I have a strong preference for character-driven fiction. If I can't bring myself to care about what happens to the characters or the characters fail to act in a fashion consistent with how they've been described, I tend to put the book down long before finishing it. The worst I've read recently was a well-reviewed urban fantasy where the main character, a nurse, expressed concern about bodily fluid borne disease transmission from her intravenous drug using brother. The very next thing the character did was to go unwind at a bar and pick up a random stranger for the night. The author lost me right then and there when the main character couldn't stay consistent in her actions and behaviors for even a single chapter... and I really wanted to like that book too after the good reviews.
One book I've read recently that did have great characters who were well-drawn and consistently portrayed and who really drew the reader into the life of the novel is The Goblin Emperor by Katherine Addison. In this world, the goblins are warlike but not the bestial hordes that they are usually portrayed as in fantasy. The elves have an early steampunk sort of technology including pneumatic tubes and airships. Maia has been raised far from the court in a lonely and, since his mother died, loveless exile. Maia is the half goblin, last and least-loved son of the elf emperor. When his father and all his half brothers die in a fiery crash, Maia is summoned back to the rigid and formal elven court as the sole surviving heir to the imperial throne with unknown assassins aiming for his imperial head.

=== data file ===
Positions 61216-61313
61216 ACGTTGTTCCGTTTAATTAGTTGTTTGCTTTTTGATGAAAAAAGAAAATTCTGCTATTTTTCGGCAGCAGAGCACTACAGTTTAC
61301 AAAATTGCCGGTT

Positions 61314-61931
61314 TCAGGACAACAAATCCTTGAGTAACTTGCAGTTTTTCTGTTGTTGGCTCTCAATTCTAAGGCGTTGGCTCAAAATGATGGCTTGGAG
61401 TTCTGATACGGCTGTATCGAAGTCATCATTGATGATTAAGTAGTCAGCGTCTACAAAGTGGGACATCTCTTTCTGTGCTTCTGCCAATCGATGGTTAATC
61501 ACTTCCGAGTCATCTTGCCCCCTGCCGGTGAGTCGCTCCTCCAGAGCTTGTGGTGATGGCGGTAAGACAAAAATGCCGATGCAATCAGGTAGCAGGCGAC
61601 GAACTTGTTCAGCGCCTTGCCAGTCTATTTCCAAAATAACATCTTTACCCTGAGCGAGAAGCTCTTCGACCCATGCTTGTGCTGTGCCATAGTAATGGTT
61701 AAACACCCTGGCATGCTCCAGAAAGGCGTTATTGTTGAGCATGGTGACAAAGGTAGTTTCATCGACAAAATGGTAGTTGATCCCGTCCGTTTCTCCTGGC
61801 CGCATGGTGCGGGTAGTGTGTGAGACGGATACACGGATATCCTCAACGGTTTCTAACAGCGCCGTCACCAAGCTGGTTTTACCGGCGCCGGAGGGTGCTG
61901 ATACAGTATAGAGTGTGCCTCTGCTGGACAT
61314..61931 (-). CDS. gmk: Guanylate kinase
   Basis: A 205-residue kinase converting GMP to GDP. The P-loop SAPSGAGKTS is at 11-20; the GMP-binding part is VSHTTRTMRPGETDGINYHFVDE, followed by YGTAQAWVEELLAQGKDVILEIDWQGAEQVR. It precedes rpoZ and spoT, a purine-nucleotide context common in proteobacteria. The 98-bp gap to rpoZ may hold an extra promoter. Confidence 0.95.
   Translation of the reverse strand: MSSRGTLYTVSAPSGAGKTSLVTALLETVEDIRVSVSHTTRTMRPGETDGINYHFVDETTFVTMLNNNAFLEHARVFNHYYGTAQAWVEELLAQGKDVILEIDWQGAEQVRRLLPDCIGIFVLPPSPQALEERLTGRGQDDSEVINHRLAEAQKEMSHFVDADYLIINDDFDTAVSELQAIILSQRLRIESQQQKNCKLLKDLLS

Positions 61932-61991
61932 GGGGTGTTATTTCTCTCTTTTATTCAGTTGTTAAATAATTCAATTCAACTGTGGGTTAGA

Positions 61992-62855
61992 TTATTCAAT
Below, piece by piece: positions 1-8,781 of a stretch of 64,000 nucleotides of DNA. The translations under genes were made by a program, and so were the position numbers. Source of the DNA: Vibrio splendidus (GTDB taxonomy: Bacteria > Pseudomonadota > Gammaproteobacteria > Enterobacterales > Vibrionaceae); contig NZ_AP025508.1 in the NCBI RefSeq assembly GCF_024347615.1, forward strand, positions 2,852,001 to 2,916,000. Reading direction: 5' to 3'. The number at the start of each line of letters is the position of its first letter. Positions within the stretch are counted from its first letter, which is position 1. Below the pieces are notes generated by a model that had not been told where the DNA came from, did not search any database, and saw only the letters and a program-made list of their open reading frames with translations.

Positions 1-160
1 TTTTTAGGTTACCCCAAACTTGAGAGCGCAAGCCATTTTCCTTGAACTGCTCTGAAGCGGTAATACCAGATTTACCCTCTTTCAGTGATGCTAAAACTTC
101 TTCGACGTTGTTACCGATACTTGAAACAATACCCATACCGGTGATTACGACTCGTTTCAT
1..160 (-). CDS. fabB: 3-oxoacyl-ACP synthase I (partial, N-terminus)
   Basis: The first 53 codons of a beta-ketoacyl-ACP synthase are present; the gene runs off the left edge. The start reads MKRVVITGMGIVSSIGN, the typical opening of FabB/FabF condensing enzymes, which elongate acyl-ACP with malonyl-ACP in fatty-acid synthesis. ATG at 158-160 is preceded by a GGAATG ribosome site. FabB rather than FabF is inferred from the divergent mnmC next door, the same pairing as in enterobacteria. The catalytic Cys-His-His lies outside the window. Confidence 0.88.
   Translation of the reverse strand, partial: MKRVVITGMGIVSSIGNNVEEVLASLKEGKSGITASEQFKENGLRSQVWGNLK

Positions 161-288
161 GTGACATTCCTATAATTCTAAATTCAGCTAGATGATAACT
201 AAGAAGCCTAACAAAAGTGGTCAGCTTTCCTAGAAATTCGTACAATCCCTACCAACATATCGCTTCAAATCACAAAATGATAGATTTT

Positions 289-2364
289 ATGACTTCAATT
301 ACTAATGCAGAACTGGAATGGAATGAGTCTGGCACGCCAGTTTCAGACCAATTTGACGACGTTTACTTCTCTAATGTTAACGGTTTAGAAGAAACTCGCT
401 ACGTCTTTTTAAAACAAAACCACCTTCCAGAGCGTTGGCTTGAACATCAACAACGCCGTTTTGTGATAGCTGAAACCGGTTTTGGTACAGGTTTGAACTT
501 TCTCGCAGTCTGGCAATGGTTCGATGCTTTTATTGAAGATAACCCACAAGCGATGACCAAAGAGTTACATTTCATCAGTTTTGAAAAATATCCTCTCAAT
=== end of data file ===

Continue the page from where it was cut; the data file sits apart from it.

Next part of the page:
In The Emperor's Blades by Brian Staveley, a grimmer novel than the fairly gentle Goblin Emperor, the emperor has scattered his three children across his land. The heir is learning humility (and something else) being raised by monks in rural isolation. The second son is learning to be a commando-like warrior and the daughter, unable to inherit, is made a minister by her father so her clever mind isn't wasted. The emperor is assassinated and his three scattered children have to survive the forces arrayed against them in this excellent series set up.
Lastly, if you would prefer a story about a killer of kings rather than the children of emperors, I'd like to recommend the Fallen Blade novels by Kelly McCullough. Beginning with Broken Blade, you learn the story of Aral Kingslayer, one of the last survivors of a religious order that existed to bring a very final sort of justice to those too powerful for the law to touch. Of course, said powerful and corrupt went to great lengths to bring down the holy avengers of the weak and wronged. The series opens with Aral living in despair, addicted to drugs and selling his services for his next fix. He hates himself and what he has become and still grieves for his dead comrades and goddess. The one thing keeping him going is his familiar, a shadow dragon named Triss, but then he's contacted for another job....